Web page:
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This is a summary of “Index + Factors + Alpha,” by Andrew Ang, Linxi Chen, Michael Gates, and Paul D. Henderson, published in the Fourth Quarter 2021 issue of the Financial Analysts Journal.


Overview

Listen to an audio version of this summary.

A new methodology determines optimal allocations of index, factors, and alpha-seeking funds by imposing priors on the information ratios of factors and alpha strategies.

What’s the Investment Issue?

This article presents a new methodology for combining market-cap index (or “index”), factors, and alpha-seeking funds. The procedure complements a traditional optimization process rather than replacing it.

A Bayesian framework is used to model the combination of investors’ beliefs on manager skill and the observed track records of funds. The investor sets priors on Sharpe ratios or information ratios (IRs) in excess of the index and factor strategies, which has the advantage that these are important statistics used in evaluating fund managers and in asset allocation.

The intuition behind this framework is that the higher the conviction an investor has on alpha-seeking funds, the higher the prior mean and tighter the prior standard deviation on the active funds’ IRs and the more the active risk budget will be allocated to alpha versus factor strategies.

Factor strategies, on the other hand, have economic rationales and long histories. They can be implemented in low-cost and transparent vehicles, such as exchange-traded funds (ETFs). Therefore, investors’ degree of confidence in factors is likely to be different from their conviction in alpha-seeking strategies. Alpha should be delivering returns in excess of factor exposures in order for funds to be allocated to alpha-seeking strategies.


How Do the Authors Tackle the Issue?

The authors derive the posterior distribution of Sharpe ratios subject to an imposed prior mean and variance, and they explicitly model management costs.

The authors illustrate the methodology with equities, but the methodology is generalizable to other index/factors/alpha in other asset classes and across a multi-asset portfolio.

In their illustration of the method, they use the S&P 500 Index as the market-cap index.

They use standard long-only factor investment strategies that track the minimum-volatility, momentum, value, small size, and quality factors—all of which are easily accessible through ETFs. They regress the factor index returns onto the index, and the residuals are then used to represent the factors.

The authors use the Morningstar database for US listed equity mutual funds as potential alpha-seeking funds. They compute monthly frequency active returns as the gross fund return minus the stated primary specified benchmark index. The excess returns of the alpha-seeking funds relative to commonly used systematic factors in the academic literature form their priors for the alpha-seeking funds. The methodology accommodates any well-defined priors. In this case, the authors take advantage of the long histories of published academic factors to inform the priors on the factors but they use investable factor indexes for investment.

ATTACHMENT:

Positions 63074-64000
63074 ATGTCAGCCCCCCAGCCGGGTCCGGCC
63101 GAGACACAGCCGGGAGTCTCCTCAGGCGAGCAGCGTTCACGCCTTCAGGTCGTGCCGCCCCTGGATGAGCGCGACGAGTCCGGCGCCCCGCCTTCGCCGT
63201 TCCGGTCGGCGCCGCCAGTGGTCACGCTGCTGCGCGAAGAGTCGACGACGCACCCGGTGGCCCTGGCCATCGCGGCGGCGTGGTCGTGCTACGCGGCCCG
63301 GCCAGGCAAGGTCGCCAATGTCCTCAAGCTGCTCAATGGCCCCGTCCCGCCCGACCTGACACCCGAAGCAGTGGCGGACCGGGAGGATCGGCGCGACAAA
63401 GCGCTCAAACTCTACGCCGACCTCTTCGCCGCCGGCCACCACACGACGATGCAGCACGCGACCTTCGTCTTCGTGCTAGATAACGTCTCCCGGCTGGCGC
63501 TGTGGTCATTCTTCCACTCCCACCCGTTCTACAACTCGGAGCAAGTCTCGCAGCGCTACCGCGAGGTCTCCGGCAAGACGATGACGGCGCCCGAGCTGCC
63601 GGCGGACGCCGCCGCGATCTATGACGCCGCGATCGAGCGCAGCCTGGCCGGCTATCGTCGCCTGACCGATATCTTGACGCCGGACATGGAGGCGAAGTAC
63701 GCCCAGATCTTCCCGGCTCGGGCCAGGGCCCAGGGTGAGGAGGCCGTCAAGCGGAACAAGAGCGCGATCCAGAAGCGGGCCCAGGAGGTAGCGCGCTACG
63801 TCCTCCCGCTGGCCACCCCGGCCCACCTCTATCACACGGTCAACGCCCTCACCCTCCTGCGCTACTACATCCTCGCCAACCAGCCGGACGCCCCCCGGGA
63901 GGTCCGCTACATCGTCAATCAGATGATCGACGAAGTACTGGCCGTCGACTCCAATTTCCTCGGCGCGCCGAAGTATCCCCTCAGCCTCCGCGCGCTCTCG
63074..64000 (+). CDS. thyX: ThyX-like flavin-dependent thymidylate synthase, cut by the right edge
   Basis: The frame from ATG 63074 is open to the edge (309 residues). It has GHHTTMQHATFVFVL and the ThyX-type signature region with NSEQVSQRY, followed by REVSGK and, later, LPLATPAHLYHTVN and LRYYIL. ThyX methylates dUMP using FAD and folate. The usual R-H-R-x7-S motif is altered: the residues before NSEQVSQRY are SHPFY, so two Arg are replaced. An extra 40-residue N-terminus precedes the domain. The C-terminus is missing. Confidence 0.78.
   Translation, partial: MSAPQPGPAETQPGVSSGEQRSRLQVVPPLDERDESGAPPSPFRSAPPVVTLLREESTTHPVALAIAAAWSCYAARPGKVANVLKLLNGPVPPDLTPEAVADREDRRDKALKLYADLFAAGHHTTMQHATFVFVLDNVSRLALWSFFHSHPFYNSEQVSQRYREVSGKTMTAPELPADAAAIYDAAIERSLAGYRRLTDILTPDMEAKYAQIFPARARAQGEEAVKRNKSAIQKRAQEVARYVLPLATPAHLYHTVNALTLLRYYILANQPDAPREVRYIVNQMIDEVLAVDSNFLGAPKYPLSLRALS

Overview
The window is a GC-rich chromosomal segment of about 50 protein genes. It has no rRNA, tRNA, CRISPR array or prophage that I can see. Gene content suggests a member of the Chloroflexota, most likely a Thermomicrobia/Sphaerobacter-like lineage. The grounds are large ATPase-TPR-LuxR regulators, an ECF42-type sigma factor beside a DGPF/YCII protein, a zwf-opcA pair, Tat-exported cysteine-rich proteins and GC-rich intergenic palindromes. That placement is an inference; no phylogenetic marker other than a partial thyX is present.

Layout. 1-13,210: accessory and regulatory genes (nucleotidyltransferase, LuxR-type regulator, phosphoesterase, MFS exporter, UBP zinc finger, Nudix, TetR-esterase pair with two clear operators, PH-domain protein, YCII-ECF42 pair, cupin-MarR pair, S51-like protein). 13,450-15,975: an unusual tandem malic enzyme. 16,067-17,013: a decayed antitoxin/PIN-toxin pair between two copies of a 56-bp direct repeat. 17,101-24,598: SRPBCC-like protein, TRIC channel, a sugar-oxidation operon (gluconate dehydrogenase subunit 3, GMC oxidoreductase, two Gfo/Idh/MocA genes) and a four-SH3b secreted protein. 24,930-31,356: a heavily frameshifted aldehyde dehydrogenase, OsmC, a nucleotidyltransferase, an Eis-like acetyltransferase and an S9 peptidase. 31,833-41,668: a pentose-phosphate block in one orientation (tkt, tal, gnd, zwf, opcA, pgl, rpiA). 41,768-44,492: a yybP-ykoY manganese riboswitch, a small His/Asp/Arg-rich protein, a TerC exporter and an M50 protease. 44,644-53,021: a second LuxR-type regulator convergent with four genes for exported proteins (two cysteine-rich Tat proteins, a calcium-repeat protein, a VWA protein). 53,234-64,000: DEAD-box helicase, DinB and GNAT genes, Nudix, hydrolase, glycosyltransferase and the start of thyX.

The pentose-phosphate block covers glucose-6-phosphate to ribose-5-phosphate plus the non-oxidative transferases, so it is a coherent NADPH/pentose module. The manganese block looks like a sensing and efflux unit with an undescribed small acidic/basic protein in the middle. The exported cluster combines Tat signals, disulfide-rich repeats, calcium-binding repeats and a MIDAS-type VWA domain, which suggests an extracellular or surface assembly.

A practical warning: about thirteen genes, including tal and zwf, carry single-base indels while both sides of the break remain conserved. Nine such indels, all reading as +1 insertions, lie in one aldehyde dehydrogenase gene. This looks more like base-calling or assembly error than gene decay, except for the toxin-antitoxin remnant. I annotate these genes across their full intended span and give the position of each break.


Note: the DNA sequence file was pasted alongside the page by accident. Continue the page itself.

The authors use a set of different prior beliefs on factors and alpha IRs and compare them with the resulting posterior and predictive means and variances. The prior mean IRs are set as the full data averages. They bootstrap using no-U-turn sampling (NUTS) to generate posterior and predictive information ratios, alphas, and the covariance matrix. They use automatic differentiation variational inference (ADVI) to initialize the sampling, setting the target acceptance ratio to 80%. For their posterior predictive analysis, they generate 50,000 simulated returns.

Finally, they construct mean–variance portfolios using the predictive moments: They maximize portfolio active net-of-fee return subject to a long-only constraint and limit the number of holdings to 10 or fewer.


What Are the Findings?

Their illustrative portfolio predicts an excess return of 3.8% and an active risk of 2.0%, representing an excess return-to-active risk ratio of 1.9 above the large-cap benchmark. In this illustration, the portfolio allocates to only one factor, momentum, with no direct allocation to the market factor. Minimum volatility acts as a stabilizer: As active risk increases, the optimizer uses the higher risk budget to hold more aggressive positions in the alpha-seeking funds and the high-risk positions are funded by larger positions in lower-risk minimum volatility.


What Are the Implications for Investors and Investment Managers?

The authors demonstrate how investors can incorporate prior information on the three return sources (index, factors, and alpha) and implement the combination within existing portfolio construction techniques.


About the Author

Heidi Raubenheimer, CFA
Heidi Raubenheimer CFA

Heidi Raubenheimer, CFA, is the managing editor of the Financial Analysts Journal and head of Journal Publications for CFA Institute. Heidi has been a member of academic faculty of both Stellenbosch University and the University of Cape Town in South Africa. She has been active in financial services in South Africa for most of her professional life and has been a CFA charterholder since 2003.